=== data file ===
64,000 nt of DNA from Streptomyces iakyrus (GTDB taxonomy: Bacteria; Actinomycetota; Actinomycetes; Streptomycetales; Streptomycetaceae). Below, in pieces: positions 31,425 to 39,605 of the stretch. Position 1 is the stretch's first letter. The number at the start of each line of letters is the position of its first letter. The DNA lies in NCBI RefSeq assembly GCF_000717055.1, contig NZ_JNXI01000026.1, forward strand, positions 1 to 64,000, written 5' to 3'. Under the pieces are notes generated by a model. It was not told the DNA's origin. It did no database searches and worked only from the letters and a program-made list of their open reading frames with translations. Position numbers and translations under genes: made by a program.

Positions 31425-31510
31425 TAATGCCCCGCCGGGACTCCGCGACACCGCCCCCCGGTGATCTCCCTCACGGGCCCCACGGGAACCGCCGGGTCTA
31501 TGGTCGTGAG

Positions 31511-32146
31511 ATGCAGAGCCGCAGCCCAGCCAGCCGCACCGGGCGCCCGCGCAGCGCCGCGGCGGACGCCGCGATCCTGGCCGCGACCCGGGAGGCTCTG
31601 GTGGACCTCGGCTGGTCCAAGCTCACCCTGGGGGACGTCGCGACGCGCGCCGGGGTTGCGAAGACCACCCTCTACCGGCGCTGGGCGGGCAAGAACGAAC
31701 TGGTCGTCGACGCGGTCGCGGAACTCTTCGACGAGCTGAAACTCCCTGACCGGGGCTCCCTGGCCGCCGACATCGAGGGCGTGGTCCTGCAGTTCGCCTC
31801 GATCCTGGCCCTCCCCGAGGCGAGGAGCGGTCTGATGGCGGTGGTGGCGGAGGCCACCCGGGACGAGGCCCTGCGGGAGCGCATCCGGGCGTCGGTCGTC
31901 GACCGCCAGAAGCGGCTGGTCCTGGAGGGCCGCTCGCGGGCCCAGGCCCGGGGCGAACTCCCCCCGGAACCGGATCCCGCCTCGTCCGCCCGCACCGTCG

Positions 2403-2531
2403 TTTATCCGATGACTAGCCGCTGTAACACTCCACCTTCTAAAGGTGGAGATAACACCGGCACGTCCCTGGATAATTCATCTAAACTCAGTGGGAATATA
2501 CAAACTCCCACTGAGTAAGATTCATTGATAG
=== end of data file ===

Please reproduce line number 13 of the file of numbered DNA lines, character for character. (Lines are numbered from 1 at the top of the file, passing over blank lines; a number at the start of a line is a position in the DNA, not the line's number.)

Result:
2501 CAAACTCCCACTGAGTAAGATTCATTGATAG